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What is

Detention Pay

for Truckers?

As a trucker, the bulk of your time on the job is typically spent driving. Once you arrive at your destination, you will need to drop off your freight at the loading dock. Sometimes this process is very quick. However, there can sometimes be delays. Detention pay, if it applies, compensates you for the time that you spend waiting to load or unload your truck.

Trucking Detentions vs Layovers

You may hear the terms “detention” and “layover” used in similar contexts. Both of these are time spent waiting instead of driving. The difference is that detention occurs during a shipment whereas a layover occurs between shipments. During a trucking detention, you are waiting at your destination beyond a pre-defined load/unload time. This can be because the truck did not get loaded/unloaded on time or the process took longer than expected. During a layover, you are delayed for a day or more waiting for a load from either the shipper or the receiver.

Detention Pay

Detention pay is intended to compensate drivers for any time that they have to wait through no fault of their own. At DSW, we offer both detention and layover pay. This is in addition to stop pay, which compensates you for every stop made, if applicable. If you start working with us, we will go over how these types of pay work and what you can expect.

How to Avoid Detention Time

Although detention pay can help make delays a little less frustrating, the truth is that no one wants to have to wait any longer than necessary. The receiver, shipper, and dispatcher work together to reduce delays when possible and in many cases, this is out of your control. However, there are some steps that you can take as a trucker to help avoid detention time.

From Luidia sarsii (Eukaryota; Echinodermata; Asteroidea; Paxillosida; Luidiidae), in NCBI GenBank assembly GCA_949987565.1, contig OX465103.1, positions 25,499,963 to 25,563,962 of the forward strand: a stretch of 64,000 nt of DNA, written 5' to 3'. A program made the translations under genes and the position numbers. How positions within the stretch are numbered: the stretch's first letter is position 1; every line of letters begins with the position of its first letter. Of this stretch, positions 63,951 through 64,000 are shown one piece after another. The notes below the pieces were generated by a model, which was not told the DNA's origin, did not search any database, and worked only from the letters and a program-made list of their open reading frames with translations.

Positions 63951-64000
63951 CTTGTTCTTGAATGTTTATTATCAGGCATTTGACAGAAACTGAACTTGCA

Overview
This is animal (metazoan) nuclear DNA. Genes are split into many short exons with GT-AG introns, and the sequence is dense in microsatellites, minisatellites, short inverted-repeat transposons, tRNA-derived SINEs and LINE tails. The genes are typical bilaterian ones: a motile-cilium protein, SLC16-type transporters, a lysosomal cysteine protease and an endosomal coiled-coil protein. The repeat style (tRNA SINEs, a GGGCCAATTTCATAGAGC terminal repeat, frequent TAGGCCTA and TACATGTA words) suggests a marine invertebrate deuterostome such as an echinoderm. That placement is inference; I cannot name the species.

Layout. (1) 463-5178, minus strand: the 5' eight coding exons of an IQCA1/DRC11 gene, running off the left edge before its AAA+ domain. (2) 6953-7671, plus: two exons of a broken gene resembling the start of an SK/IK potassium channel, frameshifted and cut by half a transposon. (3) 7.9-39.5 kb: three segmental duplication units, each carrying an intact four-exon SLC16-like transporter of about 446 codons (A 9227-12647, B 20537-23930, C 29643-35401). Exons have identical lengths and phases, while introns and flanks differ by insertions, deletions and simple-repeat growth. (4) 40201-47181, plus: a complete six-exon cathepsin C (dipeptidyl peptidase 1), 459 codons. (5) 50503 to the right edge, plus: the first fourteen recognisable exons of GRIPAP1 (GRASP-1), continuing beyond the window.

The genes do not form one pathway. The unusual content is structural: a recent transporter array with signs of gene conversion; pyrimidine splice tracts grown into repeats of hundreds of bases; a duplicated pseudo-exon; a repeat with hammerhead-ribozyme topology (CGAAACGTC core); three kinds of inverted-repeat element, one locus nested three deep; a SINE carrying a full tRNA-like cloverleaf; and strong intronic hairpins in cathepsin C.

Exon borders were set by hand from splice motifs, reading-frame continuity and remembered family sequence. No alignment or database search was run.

Although you may spend most of your day alone, communication is a big part of truck driving. If you expect to arrive late to your destination, it’s important to let the appropriate individuals know. Who to contact may depend on the situation, but you should be sure to give all of the details necessary.

It’s also important to map out your route ahead of time. Plan to arrive 15 minutes early for your appointment so that you reduce your risk of being late. If you arrive earlier than this, you may need to determine how you can pass time to avoid impacting your schedule. In some cases, the receiver will be able to accommodate an early arrival, but this is not always true, so you should be aware of what their expectations are.

Advantages of Working with DSW

At DSW, our management consists of former drivers and we understand what life on the open road is like. We work as hard for you as you work for us and we do everything we can to help every haul go smoothly. When situations outside of your control lead to detention time, we make sure to compensate you fairly.

To learn more about driving for DSW, contact us today.
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